In Brief: Made In Australia, Insurance & Groceries

Weekly Reports | Apr 19 2024

Beneficiaries of the Future Made in Australia Act; rising excesses for general insurers; plus impacts of grocery market inquiry.

-Companies benefiting from the Future Made in Australia Act
-A watching brief on rising excesses for general insurers
-Impacts of Senate Select Inquiry upon the grocery market

By Mark Woodruff

Companies benefiting from the Future Made in Australia Act

The Federal Government’s Future Made in Australia Act will look to leverage Australia's competitive strength in natural resources, explains Macquarie, and aim to accelerate momentum in advanced manufacturing and clean energy projects domestically. 

As part of the ongoing reworking of global supply chains, there will be a focus on greater sovereignty over Australia's resources and critical minerals. Domestic investment to build and fast-track new infrastructure will be incentivised, new technologies will be enabled, and training will be implemented for a clean energy workforce.

The Act will focus on building critical green industries, like green metals (e.g. rare earths mining and processing), green hydrogen, and advanced renewable manufacturing, such as battery and solar.

New initiatives will be launched and several existing initiatives will be consolidated under one umbrella.

One existing initiative is the $15bn National Reconstruction Fund which aims to support projects that create secure well-paid jobs, drive regional development, and invest in Australia’s national sovereign capability.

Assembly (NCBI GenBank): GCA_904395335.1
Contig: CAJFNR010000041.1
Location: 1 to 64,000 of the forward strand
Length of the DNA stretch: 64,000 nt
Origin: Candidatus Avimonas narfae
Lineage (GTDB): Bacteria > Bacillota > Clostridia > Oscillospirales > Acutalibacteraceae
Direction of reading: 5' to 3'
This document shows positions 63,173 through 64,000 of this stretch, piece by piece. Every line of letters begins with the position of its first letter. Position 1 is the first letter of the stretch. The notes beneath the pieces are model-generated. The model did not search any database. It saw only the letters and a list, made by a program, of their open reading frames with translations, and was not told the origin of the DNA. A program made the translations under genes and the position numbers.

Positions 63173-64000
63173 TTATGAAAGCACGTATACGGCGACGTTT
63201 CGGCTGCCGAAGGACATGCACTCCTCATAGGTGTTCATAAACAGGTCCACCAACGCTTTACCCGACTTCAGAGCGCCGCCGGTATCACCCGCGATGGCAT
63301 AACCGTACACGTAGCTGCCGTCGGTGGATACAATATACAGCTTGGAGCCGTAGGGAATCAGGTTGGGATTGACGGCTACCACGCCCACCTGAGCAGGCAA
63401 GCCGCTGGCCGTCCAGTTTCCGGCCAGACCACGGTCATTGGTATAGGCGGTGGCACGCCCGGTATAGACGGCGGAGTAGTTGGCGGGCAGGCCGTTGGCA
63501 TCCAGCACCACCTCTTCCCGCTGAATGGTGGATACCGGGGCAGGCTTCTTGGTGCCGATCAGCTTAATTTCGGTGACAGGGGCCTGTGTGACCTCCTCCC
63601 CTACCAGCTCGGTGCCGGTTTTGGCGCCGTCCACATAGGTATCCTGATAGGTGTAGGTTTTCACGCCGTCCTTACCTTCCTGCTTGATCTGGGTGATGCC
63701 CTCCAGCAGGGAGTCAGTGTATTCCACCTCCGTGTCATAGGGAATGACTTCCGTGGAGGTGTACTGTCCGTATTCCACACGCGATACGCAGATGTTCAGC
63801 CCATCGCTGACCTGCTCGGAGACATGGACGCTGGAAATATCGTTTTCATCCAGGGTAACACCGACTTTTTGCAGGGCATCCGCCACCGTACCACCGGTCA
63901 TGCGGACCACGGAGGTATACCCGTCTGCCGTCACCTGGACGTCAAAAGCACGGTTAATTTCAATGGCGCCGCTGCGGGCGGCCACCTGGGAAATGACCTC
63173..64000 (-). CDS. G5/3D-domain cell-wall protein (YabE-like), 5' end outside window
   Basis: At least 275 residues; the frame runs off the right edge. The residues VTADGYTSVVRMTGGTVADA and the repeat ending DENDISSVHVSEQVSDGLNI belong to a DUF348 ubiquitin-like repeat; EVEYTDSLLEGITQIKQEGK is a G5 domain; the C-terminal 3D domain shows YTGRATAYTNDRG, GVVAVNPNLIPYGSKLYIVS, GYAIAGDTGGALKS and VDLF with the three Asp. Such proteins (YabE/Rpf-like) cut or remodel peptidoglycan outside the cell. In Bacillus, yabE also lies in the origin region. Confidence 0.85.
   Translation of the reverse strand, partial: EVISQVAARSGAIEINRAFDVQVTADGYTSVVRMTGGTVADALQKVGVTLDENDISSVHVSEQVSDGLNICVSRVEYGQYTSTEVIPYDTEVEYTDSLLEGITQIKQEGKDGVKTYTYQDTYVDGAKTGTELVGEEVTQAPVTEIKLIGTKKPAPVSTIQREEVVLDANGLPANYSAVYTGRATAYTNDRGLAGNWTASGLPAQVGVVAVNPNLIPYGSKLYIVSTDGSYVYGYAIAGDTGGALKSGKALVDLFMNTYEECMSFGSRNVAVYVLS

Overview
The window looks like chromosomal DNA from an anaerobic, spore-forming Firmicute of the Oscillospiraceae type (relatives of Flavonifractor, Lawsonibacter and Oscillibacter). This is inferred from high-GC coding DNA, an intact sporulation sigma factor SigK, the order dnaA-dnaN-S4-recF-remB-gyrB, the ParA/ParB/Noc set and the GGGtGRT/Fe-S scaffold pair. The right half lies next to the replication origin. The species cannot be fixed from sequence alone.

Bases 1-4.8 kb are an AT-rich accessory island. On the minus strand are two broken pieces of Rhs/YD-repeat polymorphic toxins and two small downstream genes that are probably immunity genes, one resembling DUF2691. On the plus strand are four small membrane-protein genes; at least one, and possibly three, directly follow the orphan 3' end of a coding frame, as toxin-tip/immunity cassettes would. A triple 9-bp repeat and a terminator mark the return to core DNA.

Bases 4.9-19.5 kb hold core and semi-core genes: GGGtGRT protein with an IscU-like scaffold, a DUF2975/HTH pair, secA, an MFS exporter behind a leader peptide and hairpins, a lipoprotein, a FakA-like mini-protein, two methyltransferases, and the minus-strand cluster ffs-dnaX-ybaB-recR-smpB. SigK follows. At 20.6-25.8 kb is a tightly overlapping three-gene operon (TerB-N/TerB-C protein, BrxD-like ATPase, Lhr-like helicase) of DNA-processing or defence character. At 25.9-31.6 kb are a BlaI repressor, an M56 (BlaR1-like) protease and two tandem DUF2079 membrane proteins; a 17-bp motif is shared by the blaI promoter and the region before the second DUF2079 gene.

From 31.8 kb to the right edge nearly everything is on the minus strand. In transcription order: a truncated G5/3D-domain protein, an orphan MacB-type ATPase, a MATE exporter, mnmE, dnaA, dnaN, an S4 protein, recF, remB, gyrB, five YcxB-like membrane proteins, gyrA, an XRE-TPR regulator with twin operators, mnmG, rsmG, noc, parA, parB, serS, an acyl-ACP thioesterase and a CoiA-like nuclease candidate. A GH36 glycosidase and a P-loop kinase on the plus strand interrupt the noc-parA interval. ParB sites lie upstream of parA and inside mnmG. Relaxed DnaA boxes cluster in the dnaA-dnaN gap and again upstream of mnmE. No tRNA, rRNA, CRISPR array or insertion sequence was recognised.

From these existing initiatives, Origin Energy ((ORG)) and Orica ((ORI)) are potential beneficiaries, notes Macquarie, via their joint investment in the Hunter Valley Hydrogen Hub with possible support from the $2bn Hydrogen Headstart project.

AGL Energy ((AGL)) is also vying for a share of the $1bn Solar Sunshot manufacturing program, explains the broker.

AGL and SunDrive (an Australian solar company) have recently partnered up to explore the possibility of establishing a solar manufacturing facility at the former Liddell coal plant’s site in New South Wales’ Hunter Region.

The Solar Sunshot program is attempting to build a pathway to the commercialisation of local solar photovoltaic innovation.

The analyst also expects the critical minerals resources sector will benefit from a $2bn expansion of the Critical Minerals Facility.

The challenge for Australia when considering domestic advanced manufacturing, explains Macquarie, is competing against the cheaper offshore alternative, particularly given higher capital and labour costs in Australia.

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